Posts Tagged ‘books’
October 12, 2015 | by Dan Piepenbring
Michael Clune’s Gamelife is an excellent new memoir about computer games. We could tell you all about it, but there are better means of description: as Clune writes, “computer games taught me how to imagine something so it lasts, so it feels real.”
With that in mind, we’ve gotten together with Farrar, Straus and Giroux to present Gamelife, the world’s first computer game about a memoir about computer games. No floppy disk required—simply click below to begin.
If you’d rather hear more about the book the old-fashioned way, I’ll be talking to Clune tomorrow night, Tuesday, October 13, at McNally Jackson. The event begins at 7:30 p.m.
October 9, 2015 | by The Paris Review
“How many reasons have I for going to Moscow at once! How can I bear the boredom of seven months of winter in this place? … Am I to be reduced to defending myself—I who have always attacked? Such a role is unworthy of me … I am not used to playing it … It is not in keeping with my genius.” Thus Napoleon in 1812 in Lithuania, on the eve of his disastrous Russian campaign, which would destroy the French army and cost more than a hundred thousand French lives. The whole time, Napoleon’s aide-de-camp Philippe-Paul, Count de Ségur, was taking notes. His inside account of the debacle—now known in English as Defeat—was a best seller when it appeared in 1824 and became a key source for War and Peace. Readers will recognize scenes from Tolstoy’s novel, but Ségur’s Napoleon is, if anything, even more vivid, because Ségur loves him and believes in him even when his genius lets him down. —Lorin Stein
The carnival that erupted in Cairo’s Midan Tahrir in 2011, and continued in one form or another for two and half years, has spawned any number of books and films. Maybe because the initial skirmishes were so chaotic or because the outcome of the revolts is still unclear—although a Thermidorian reaction now stretches into the foreseeable future—a documentary approach to this history has often seemed like the best one. Matthew Connor’s book of photographs, Fire in Cairo, goes in a wonderfully different direction. Taken during the spring of 2013, prior the ouster of Islamist president Mohamed Morsi, Connor’s photos are aslant and at times surreal. The violence of the revolts is present, even omnipresent, but as a mood rather than something concrete to look at. His shots, which have no captions, are full of fog, lasers, and common Cairene objects made mysterious through close-ups. There is also a gallery of portraits, many of whose subjects have their faces covered—by veils, helmets, or homemade gas masks. The effect of the book, for me, was to make the revolution strange again; it brought me back to that exciting time when none of us knew quite what we were looking at. —Robyn Creswell Read More »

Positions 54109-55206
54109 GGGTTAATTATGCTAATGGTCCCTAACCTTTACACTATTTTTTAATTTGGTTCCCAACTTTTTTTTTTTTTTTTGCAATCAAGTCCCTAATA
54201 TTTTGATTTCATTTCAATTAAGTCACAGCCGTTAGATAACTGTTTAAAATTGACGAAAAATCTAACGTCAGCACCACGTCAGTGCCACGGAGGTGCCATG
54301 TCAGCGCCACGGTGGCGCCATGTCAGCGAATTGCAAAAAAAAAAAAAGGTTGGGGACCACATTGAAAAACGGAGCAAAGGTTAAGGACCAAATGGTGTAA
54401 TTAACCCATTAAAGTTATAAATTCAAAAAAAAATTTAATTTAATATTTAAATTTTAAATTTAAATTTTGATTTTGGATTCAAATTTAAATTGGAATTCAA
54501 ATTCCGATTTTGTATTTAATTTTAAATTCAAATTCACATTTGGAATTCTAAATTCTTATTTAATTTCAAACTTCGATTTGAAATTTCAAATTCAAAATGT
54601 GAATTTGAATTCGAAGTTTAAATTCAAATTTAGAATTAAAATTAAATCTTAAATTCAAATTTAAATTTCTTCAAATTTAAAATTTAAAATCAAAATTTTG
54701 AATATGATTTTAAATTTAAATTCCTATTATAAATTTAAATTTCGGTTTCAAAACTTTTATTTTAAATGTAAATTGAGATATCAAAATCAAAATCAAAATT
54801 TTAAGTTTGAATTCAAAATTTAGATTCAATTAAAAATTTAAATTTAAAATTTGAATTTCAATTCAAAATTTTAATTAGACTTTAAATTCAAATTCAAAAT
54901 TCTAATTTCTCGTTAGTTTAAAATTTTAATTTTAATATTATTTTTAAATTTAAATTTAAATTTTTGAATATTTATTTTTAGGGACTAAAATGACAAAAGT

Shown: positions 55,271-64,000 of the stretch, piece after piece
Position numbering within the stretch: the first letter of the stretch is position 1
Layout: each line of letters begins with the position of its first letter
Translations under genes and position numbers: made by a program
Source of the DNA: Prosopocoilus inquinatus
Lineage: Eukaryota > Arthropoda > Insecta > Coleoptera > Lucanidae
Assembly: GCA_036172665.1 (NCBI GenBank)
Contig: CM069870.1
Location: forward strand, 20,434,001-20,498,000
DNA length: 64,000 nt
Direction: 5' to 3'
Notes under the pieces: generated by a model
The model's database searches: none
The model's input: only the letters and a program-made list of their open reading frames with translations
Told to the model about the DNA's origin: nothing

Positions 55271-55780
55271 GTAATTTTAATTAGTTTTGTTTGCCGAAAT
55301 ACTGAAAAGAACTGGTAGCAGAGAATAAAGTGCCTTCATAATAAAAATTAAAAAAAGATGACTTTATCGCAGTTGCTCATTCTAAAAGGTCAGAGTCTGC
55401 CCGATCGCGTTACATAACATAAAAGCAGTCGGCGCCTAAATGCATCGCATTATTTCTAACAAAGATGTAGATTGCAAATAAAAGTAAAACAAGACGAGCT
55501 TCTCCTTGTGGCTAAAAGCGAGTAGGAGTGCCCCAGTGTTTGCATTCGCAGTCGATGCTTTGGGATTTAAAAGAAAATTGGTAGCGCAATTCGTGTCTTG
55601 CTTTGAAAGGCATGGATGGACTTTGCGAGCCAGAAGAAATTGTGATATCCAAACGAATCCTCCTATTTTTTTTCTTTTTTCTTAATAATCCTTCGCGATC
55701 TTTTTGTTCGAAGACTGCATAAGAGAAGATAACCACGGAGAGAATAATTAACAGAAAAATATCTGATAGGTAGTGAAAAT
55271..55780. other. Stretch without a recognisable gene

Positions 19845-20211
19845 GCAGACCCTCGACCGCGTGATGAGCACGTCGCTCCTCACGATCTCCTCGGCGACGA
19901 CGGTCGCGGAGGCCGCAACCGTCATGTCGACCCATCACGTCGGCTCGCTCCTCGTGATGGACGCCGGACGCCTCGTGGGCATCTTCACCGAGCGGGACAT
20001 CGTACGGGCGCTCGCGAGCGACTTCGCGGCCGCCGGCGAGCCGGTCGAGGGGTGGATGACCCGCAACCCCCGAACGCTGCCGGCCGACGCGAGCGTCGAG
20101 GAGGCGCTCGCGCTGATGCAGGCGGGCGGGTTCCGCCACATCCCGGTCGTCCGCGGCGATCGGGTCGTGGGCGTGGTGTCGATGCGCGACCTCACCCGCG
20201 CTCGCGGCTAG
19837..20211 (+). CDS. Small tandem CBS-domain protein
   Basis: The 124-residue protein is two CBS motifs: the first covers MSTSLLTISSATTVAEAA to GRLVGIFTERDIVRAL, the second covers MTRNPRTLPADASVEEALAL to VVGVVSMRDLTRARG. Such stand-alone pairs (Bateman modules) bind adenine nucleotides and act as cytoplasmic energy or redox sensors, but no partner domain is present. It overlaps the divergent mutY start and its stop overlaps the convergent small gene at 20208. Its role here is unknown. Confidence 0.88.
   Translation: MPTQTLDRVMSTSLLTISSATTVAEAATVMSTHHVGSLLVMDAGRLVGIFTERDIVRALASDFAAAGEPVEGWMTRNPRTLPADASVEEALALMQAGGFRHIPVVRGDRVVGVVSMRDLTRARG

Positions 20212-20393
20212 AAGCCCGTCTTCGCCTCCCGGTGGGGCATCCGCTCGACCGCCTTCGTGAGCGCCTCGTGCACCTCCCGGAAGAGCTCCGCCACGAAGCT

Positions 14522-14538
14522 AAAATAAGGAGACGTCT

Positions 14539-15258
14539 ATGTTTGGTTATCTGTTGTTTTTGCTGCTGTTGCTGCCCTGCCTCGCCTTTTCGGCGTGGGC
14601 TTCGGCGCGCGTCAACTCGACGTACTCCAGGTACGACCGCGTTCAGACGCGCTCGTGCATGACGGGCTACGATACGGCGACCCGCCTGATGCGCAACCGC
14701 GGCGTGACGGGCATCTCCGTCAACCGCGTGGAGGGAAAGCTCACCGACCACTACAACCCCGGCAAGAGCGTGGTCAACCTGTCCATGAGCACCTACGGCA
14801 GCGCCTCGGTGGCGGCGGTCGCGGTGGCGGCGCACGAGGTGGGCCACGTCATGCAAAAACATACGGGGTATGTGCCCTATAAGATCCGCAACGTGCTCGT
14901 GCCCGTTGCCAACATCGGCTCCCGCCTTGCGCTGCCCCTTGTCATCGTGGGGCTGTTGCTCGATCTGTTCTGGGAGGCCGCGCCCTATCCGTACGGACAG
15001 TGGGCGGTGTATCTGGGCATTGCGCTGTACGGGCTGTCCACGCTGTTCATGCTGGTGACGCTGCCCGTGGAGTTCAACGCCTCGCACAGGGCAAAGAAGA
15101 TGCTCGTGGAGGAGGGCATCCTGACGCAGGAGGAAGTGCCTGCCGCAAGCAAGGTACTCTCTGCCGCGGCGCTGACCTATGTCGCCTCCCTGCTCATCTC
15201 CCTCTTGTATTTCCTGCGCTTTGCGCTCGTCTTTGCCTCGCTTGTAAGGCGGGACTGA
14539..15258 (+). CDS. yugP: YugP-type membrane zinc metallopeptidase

September 28, 2015 | by Dan Piepenbring
- Today in reading and statecraft: What’s your nation’s official book? Think. There must be one. “Each country chooses, prefers to be represented by a book,” Borges said, “although that book isn’t usually characteristic of the country. For example, one regards Shakespeare as typically English. However, none of the typical characteristics of the English are found in Shakespeare. The English tend to be reserved, reticent, but Shakespeare flows like a great river, he abounds in hyperbole and metaphor—he’s the complete opposite of an English person.”
- Nothing causes more arguments than punctuation—of all the typographical elements, it’s ended the most marriages and caused the greatest number of bloody noses. But the contentions surrounding it have a rich history. “Scribes started to punctuate in order to make manuscripts easier to read aloud: they were signaling pauses and intonational effects. Grammarians and, later, printers adopted the marks, and tried to systematize them, as aids to semantic understanding on the page … The big four—comma, semicolon, colon and full stop—were for a long time, and insanely, regarded as precise measurements of a pause: a full stop was worth four commas.
- In praise of the suburban lawn: “Even when you are indoors a lawn makes its presence felt. There is a palette of green hovering in your periphery, just outside the panes; breezes enter through open windows and screen doors, carrying scents of pine and gasoline. I was always dimly aware of being surrounded by a cushion of space, a feeling I never have in the city. Deep in the night, the lawn carries on its own hidden life. Animals stage unheard battles. My father found a cat’s head behind the shed. An unidentified predator dragged a chicken from a coop four backyards away, discarding the carcass, which looked like a crumpled Victorian hat, under my parent’s bedroom window.”
- In the late nineteenth century, Hugh Mangum began to roam the South with a Penny Picture camera, taking portraits of all comers. “Mangum created an atmosphere—respectful and often playful— in which hundreds of men, women, and children genuinely revealed their spirits … Though the early twentieth-century American South in which he worked was marked by disenfranchisement, segregation, and inequality—between black and white, men and women, rich and poor—Mangum portrayed all of his sitters with candor, humor, and spirit. Above all, he showed them as individuals, and for that, his work—largely unknown—is mesmerizing. Each client appears as valuable as the next, no story less significant.”
- Let’s talk about hair and its meanings, which are multiple, inscrutable, and, depending on whom you ask, probably sexual: “In his famous 1958 essay ‘Magical Hair,’ the anthropologist Edmund Leach developed a cross-cultural formula: ‘Long hair = unrestrained sexuality; short hair or partially shaved head or tightly bound hair = restricted sexuality; closely shaved head = celibacy.’ Leach was deeply influenced by Freud’s thoughts on phallic heads, although for him hair sometimes played an ejaculatory role as emanating semen.”